5. Learn and follow local protocols: One simple way to work out how your company and your staff should behave in a new culture is by asking local people what is important to them. A discussion about appropriate behaviour sends the signal that you are trying to respect local customs, rules and protocols. When your employees and contractors are seen to be honouring local customs on a regular basis, the signal of respect is reinforced. Some companies train their international and national staff (who often come from different parts of the country where customs may be different) in local context awareness, including cross-cultural communication, as part of their orientation. Some companies use local elders to provide such training. When word gets around that you are serious about learning this kind of knowledge local people feel that this shows respect.
  6. Ask for permission (don’t take, don’t assume): We make assumptions all the time. Sometimes they are reasonable, sometimes they are wrong. Risk is associated with wrong assumptions. The simple way to avoid wrong assumptions is to ask.
  7. Compensate before damage: Accessing land and land-use change is key issue on many sites. Compensation for damage and the displacement and resettlement of communities is a challenging experience for all concerned and often leads to conflict over the right to land and its use. It is important to remember that “a farmer’s field is the most important thing he has in life” and that concern for land always goes beyond the simple monetary value. Ensuring farms and other community lands are not be entered without permission from the landowner(s) or/and land-user(s) is one example of appropriate behaviour. Where compensation is due ensuring the required payment is made before access is permitted is another. Perhaps one of the best ways to think about this is to ask yourself “what if this was happening to me? What thoughts might you have at the moment you are told you have to give up your home and your livelihood?
  8. Pay bills on time: In many places the local suppliers are small enterprises and they often need to implement new processes and learn new skills to bring them to the operational, safety, environmental and technical standards required by companies. To make these changes they often need to borrow money (notwithstanding that companies may provide support / assistance / grants / loans). Payment for services sits on the other side of the ledger – where local businesses need to change from a cash-based system to one where payment for goods and services is made days, weeks and months after the cost is incurred. In both cases, the cost of working capital for local companies – the interest rate they are charged on short-term borrowings – is high and late payment can be a local business killer.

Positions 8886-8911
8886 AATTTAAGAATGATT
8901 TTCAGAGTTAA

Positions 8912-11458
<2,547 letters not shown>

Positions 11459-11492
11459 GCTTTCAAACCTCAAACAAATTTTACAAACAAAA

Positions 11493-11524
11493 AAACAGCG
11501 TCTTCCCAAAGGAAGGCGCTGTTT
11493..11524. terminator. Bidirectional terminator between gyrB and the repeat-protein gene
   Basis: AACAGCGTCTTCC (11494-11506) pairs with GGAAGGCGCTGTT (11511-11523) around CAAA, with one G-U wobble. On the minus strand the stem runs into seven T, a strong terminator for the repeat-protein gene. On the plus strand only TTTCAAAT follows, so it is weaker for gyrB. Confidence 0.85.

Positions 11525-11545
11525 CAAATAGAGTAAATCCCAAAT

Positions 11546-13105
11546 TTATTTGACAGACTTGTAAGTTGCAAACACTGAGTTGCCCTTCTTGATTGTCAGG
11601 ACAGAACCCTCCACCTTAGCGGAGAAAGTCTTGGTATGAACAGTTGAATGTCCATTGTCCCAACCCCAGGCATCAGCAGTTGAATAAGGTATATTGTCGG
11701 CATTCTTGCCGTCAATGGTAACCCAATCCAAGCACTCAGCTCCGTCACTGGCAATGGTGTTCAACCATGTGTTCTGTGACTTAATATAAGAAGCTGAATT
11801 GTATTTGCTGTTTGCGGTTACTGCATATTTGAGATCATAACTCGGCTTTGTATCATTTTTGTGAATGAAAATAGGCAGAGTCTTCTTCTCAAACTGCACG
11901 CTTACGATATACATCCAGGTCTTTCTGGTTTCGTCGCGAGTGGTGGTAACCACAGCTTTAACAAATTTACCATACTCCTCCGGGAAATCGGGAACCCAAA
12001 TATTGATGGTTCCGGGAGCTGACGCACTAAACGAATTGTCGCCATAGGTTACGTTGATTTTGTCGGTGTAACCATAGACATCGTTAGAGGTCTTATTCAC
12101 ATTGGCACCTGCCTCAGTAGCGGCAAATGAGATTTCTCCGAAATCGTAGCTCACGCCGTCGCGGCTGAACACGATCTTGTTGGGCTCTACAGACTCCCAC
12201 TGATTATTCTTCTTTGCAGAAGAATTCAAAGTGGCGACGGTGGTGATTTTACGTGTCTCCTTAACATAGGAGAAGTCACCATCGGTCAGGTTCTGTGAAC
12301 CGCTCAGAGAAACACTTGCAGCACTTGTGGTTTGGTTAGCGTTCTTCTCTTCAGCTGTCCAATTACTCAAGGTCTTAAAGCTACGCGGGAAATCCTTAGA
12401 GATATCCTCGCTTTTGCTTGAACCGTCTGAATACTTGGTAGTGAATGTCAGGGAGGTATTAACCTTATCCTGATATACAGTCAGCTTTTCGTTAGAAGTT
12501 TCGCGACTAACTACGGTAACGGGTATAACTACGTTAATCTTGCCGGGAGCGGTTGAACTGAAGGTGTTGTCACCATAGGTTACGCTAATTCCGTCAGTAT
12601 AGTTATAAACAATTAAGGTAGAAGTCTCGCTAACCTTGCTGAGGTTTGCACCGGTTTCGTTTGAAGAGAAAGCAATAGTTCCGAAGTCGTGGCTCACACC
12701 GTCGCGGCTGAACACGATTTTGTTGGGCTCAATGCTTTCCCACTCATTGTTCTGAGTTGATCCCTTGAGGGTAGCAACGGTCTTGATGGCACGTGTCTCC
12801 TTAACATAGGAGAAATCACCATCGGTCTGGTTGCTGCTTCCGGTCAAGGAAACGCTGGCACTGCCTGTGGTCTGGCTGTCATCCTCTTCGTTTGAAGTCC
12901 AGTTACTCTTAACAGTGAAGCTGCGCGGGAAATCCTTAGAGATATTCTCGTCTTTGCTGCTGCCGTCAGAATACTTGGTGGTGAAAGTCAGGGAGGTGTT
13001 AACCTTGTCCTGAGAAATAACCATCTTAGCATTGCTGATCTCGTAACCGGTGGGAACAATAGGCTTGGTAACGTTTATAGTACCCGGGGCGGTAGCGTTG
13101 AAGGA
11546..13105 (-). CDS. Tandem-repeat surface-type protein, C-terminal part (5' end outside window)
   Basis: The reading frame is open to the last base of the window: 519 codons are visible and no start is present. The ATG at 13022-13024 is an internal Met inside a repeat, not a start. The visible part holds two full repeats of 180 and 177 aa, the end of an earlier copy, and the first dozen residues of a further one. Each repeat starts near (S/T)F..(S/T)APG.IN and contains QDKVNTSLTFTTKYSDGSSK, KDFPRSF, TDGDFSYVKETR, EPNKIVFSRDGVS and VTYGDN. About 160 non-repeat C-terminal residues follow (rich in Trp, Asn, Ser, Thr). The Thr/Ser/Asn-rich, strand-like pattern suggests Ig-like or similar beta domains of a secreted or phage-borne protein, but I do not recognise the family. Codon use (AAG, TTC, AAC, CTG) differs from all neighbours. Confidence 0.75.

9. Hire locally whenever locals can do the work: Jobs provide an important opportunity for local people to directly benefit from company activities. They are one of the biggest contributions a company makes to the local economy and can help to strengthen the relationship with host communities.  However, issues surrounding jobs often become a major source of tension, particularly when local people see outsiders being hired for jobs they think they can do or feel they are entitled to, turning what should be a positive into a negative. Perceptions of unfairness, recruitment practices that are difficult to understand (think complex process, language barriers) and difficult to access (think on-line recruitment systems) and disparity of expectations often lead to jobs becoming one of the biggest sources of community complaints. Too much attention on the company as the provider of jobs and not enough on the company as creator of employability opportunities adds to the pressure.
  10. No free services (without an exit plan): The reality is that for most projects the benefits that come from job and business opportunities fall to a relatively small proportion of the population, usually those with better education and better connections. For the majority of community members local development is the one broadly distributed benefit they might see. Community and government pressure to “help” and a natural tendency for feeling that helping those you might think of as being less fortunate is “the right thing to do” often lead to a temptation to do something quickly to relieve pressure and to live up to a self-image. While this is understandable, you need to resist the instant gratification of a quick fix and move away from "giving stuff" and providing hand-outs which create dependency and start to take on the bigger challenge of building capabilities and developing a sense of ownership and accountability. It is also essential that you and your company not to fall into the trap of over-promising and under-delivering and turning what should be a positive into a long-term liability.